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    ‘My city is gone’: Many dead as tornado tears across Mississippi | Weather News

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    Dozens of people have been killed after a powerful storm that spawned at least one tornado ripped across the US states of Mississippi and Alabama, tearing off roofs, smashing cars and levelling entire neighbourhoods.

    Mississippi’s emergency management agency put the death toll at 25 on Saturday and said dozens more were injured. Four people reported missing “have been found,” it added.

    And in Alabama, one man died after being trapped when a trailer overturned in the severe weather, the sheriff’s office in Morgan County said on Twitter.

    The tornado stayed on the ground for about an hour and cut a path of destruction some 274km (170 miles) long across Mississippi late on Friday, according to Nicholas Price, a meteorologist with the National Weather Service in Jackson, Mississippi.

    At least 12 of the deaths occurred in hard-hit Rolling Fork, a town of about 1,900 in western Mississippi. The town is 75 percent Black, and approximately one-fifth of the population lives below the federal poverty line, according to United States Census data.

    Homes in Rolling Fork were reduced to rubble, tree trunks snapped like twigs and cars were tossed aside like toys. The town’s water tower lay twisted on the ground.

    “My city is gone, but we are resilient,” its mayor, Eldridge Walker, told CNN earlier in the day. “We are going to come back strong.”

    A woman cradles a child in a pink blanket as she surveys the remains of her mother's tornado-demolished mobile home in Rolling Fork, Mississippi. Debris surrounds her as far as the eye can see.
    US President Joe Biden described the images from Mississippi as ‘heartbreaking’ and offered full federal support for the storm recovery [Rogelio V Solis/ AP]

    Michael Searcy, a storm chaser who saw the tornado approach Rolling Fork, spent hours helping to rescue trapped people.

    “As soon as we would go from one vehicle to the next vehicle or from building to building, we could hear screams and we could hear cries for help,” he told the Reuters news agency.

    “And we were just basically in small groups, digging through the rubble, trying to find and extricate people.”

    Members of one family narrowly escaped by taking shelter in a bathroom; the rest of the house collapsed around them, and the high winds dropped a van on top of the home, Searcy said.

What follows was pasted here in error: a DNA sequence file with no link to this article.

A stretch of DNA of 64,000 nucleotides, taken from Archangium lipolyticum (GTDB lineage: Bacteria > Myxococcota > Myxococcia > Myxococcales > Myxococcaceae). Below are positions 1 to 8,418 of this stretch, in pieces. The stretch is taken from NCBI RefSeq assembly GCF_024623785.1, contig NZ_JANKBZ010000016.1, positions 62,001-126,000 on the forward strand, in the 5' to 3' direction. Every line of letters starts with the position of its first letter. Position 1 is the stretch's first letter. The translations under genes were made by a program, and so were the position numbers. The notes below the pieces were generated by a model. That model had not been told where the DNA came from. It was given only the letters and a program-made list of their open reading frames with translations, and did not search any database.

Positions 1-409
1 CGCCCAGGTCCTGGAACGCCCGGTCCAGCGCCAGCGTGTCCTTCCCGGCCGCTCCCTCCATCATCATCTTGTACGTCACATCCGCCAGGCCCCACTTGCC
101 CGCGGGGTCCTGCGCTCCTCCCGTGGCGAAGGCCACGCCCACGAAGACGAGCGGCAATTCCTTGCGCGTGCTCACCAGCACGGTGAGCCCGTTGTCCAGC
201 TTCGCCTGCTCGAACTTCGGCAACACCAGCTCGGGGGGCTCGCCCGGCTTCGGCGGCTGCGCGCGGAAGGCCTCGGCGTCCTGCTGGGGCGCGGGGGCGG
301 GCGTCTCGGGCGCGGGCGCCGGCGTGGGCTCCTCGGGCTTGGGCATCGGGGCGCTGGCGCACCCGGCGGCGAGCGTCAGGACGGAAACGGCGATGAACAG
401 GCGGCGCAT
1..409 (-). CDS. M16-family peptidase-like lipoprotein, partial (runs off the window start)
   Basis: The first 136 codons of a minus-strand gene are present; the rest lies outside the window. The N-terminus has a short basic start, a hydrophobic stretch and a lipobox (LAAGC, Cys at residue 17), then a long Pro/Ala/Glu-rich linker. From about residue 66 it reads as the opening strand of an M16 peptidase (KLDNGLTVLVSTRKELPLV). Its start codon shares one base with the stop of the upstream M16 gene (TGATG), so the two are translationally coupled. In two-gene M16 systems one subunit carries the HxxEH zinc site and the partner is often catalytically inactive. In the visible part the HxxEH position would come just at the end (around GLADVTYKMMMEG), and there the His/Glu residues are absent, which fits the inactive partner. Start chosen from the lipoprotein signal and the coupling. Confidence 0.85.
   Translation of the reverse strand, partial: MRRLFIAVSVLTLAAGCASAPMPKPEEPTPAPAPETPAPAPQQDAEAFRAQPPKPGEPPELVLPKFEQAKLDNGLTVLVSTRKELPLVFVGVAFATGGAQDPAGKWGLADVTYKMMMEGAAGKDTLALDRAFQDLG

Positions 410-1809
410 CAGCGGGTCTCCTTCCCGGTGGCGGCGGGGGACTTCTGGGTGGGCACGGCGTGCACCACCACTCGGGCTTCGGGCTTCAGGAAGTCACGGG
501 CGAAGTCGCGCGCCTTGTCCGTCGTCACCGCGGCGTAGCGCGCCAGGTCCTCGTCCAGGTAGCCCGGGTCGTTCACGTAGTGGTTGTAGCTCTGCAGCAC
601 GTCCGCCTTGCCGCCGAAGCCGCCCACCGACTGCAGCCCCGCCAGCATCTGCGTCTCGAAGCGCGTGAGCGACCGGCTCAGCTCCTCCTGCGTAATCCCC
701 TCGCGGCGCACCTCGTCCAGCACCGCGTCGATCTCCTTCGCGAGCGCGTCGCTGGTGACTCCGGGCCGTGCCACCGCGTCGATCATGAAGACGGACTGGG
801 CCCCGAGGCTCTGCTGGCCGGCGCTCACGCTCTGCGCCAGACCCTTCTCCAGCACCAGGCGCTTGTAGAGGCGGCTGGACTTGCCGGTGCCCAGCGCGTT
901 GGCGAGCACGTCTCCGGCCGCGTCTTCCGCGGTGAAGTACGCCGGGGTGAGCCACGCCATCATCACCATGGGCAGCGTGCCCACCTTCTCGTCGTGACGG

In nearby Silver City, a rural community of about 300, residents described locking themselves in interior rooms and cowering inside bathtubs as the tornado swept through.

    Governor Tate Reeves, who visited Silver City on Saturday, declared a state of emergency in the affected areas.

    “The scale of the damage and loss is evident everywhere affected today,” he wrote on Twitter. “Homes, businesses…entire communities.”

    US President Joe Biden described the images from Mississippi as “heartbreaking” and said in a statement that he had spoken with Reeves and offered his condolences and full federal support for the recovery.

    “To those impacted by these devastating storms, and to the first responders and emergency personnel working to help their fellow Americans, we will do everything we can to help,” Biden said.

    “We will be there as long as it takes. We will work together to deliver the support you need to recover.”

    Mississippi officials set up three emergency shelters, including at the National Guard Armory in Rolling Fork. Federal Emergency Management Agency Director Deanne Criswell will travel to Mississippi on Sunday, the White House said.

    Parts of Mississippi and Alabama could face damaging winds, hail and possible tornadoes again on Sunday, the National Weather Service’s Storm Prediction Center said.

    About 26,000 customers remained without power as of Saturday evening in Mississippi, Alabama and Tennessee due to the storm, according to the website

    At least 24 reports of tornadoes, stretching from western Mississippi into Alabama, were issued to the National Weather Service on Friday night and into Saturday morning by storm chasers and observers.

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